In some Christian denominations, the Sunday before Ash Wednesday features a special, liturgical worship piece called “a farewell to alleluia.” This usually involves a special hymn that repeats the word “alleluia” throughout its stanzas, a reminder to the congregation that this word will not be sung again until Easter morning. I have always found this a moving reminder that this side of eternity, our God understands what it means to say goodbye.

In this fallen world, every parting reminds us that things are not yet as they should be. We can say that death is a natural part of the circle of life. We can flood our radios with breakup songs about shattered relationships. We can normalize everything from empty nest syndrome to miscarriages, long-distance moves to estrangements, but in the dead of another too-silent night, our best arguments seem to crumble. If this is the way life is meant to be, how can we endure it?

It is easy to think that an alleluia-less Lent is designed to focus us solely on our sin. Perhaps our reluctance to sing joyfully stems out of our broken spirits. Perhaps, we think, the season of Lent is a time when we can indulge in the severest self-denial. We are confronted with the utter terror of sin, evil so great that only the blood of God’s Son could destroy it. Maybe we picture a disappointed, burdened Jesus, mournfully staring at us as we struggle with sin day after day. Maybe if we give up enough things during this period of meditation and prayer, we will have persevered and won the right to praise the Lord with full-throated joy.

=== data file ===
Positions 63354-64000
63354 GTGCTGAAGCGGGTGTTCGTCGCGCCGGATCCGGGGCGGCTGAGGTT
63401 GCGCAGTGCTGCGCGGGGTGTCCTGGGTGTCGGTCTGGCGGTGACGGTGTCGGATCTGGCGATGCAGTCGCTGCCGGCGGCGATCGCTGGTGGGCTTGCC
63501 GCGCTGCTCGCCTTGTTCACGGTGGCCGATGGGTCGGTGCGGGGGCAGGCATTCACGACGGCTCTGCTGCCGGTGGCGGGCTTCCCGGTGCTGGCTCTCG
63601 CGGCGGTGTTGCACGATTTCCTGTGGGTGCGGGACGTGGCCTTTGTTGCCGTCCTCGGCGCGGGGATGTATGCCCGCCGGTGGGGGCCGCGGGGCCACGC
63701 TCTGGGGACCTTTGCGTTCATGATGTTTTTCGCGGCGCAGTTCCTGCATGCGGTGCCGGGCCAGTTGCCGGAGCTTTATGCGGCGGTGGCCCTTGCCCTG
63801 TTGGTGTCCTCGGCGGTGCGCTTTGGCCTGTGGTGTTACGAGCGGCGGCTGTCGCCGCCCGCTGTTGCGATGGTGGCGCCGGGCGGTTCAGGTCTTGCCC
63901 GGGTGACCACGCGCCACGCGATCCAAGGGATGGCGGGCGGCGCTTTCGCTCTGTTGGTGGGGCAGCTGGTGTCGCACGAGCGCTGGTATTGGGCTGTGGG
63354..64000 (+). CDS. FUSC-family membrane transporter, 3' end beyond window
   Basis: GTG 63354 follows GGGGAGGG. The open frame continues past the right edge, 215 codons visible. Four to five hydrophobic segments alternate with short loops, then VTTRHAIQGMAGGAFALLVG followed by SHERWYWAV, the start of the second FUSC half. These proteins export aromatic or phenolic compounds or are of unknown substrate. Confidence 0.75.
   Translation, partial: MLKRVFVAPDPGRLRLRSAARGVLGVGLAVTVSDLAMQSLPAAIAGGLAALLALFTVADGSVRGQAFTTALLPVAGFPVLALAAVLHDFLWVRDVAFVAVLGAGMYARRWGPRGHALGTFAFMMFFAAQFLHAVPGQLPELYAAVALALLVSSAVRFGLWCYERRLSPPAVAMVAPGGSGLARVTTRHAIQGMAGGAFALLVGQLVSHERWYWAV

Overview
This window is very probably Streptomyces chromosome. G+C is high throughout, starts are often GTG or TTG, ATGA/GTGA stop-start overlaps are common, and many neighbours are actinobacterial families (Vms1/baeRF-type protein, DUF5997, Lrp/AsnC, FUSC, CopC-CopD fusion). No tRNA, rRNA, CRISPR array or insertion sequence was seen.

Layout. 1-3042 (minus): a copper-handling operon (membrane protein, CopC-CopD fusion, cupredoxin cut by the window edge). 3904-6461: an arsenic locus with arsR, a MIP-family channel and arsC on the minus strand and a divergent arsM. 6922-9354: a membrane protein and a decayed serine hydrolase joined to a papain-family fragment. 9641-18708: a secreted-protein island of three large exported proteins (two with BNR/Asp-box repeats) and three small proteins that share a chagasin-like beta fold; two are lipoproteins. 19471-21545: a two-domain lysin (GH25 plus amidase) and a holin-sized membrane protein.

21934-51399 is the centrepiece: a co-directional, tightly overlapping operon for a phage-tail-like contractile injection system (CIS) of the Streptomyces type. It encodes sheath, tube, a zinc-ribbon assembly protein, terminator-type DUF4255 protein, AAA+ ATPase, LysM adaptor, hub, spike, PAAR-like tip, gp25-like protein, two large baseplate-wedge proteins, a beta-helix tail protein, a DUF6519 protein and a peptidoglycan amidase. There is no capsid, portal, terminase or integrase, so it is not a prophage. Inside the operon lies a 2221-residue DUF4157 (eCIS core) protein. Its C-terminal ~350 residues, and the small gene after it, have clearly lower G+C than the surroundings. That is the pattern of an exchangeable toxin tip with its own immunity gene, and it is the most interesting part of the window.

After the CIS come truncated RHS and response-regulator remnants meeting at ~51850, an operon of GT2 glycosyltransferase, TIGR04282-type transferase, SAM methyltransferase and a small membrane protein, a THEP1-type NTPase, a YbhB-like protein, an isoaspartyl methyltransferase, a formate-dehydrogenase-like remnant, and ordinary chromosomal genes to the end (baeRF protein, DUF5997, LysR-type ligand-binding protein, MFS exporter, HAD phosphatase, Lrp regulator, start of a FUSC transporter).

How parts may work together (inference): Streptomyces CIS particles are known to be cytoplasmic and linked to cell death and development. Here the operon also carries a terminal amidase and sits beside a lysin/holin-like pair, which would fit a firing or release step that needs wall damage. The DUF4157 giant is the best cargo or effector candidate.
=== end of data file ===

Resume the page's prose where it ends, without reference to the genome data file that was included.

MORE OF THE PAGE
While it is true that recognizing the depravity of our hearts is a vital, daily occurrence for the Christian, there is no scriptural mandate that one must refrain from singing that word for forty days out of the year. It falls into the area theologians term adiaphora—that which is neither commanded or forbidden, things which either may be observed or not according to an individual’s conscience. Neither the one who sings nor the one who refrains are sinning (Col. 2:16), which prompts the question, why, when we need it so desperately, do we refrain from singing joyfully? Why, amid the death, terror, and uncertainty do we turn aside from voicing our exuberant hope? Are we spiritual masochists, pathetically craving the beat-down of judgment instead of embracing the freedom we have in Christ?

Every misty road and agonizing moment of indecision reminds us that life is not about becoming—or finding—perfection. Life is the One who is perfect

There is no law mandating that we temporarily excommunicate alleluias from our worship. But for those who choose to say a temporary goodbye to joyful praise, the focus is not so much on what we refrain from doing, as it is on what we freely receive.

So why would we “bury” our alleluias during the season of Lent, as my church bulletin suggested? Why don’t we use the term that literally means “praise YAHWEH,” the all-merciful covenant God who has claimed us as His own?